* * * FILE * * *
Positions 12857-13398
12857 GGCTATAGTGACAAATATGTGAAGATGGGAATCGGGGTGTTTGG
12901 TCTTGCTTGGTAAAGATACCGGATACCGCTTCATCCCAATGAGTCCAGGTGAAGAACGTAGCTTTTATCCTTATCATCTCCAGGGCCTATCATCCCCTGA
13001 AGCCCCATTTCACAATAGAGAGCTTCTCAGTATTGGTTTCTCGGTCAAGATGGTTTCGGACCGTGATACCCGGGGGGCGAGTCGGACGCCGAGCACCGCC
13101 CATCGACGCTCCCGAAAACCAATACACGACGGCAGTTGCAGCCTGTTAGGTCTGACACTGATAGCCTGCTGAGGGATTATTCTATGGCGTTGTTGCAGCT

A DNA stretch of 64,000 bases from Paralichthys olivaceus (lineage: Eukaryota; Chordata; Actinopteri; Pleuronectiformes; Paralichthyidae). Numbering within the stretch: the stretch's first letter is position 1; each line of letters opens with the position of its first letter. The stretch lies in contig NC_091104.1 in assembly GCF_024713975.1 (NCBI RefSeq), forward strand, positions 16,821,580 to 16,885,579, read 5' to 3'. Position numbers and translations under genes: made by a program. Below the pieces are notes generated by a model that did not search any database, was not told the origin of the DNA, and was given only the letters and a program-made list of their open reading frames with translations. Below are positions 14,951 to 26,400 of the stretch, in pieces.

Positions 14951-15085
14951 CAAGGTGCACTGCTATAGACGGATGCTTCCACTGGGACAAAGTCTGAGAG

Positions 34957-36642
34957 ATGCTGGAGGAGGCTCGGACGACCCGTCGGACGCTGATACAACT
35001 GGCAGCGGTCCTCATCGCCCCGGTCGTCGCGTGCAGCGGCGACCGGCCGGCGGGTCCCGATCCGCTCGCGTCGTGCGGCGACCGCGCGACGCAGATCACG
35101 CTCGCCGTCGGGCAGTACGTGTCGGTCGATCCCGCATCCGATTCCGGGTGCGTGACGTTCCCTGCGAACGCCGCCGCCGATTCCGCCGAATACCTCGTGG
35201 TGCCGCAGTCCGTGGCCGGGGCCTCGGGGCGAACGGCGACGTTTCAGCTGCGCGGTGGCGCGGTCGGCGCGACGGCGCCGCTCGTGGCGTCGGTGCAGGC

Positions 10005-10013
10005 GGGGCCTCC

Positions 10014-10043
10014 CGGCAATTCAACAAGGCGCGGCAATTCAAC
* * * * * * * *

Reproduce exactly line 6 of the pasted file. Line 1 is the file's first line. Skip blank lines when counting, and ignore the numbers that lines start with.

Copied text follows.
A DNA stretch of 64,000 bases from Paralichthys olivaceus (lineage: Eukaryota; Chordata; Actinopteri; Pleuronectiformes; Paralichthyidae). Numbering within the stretch: the stretch's first letter is position 1; each line of letters opens with the position of its first letter. The stretch lies in contig NC_091104.1 in assembly GCF_024713975.1 (NCBI RefSeq), forward strand, positions 16,821,580 to 16,885,579, read 5' to 3'. Position numbers and translations under genes: made by a program. Below the pieces are notes generated by a model that did not search any database, was not told the origin of the DNA, and was given only the letters and a program-made list of their open reading frames with translations. Below are positions 14,951 to 26,400 of the stretch, in pieces.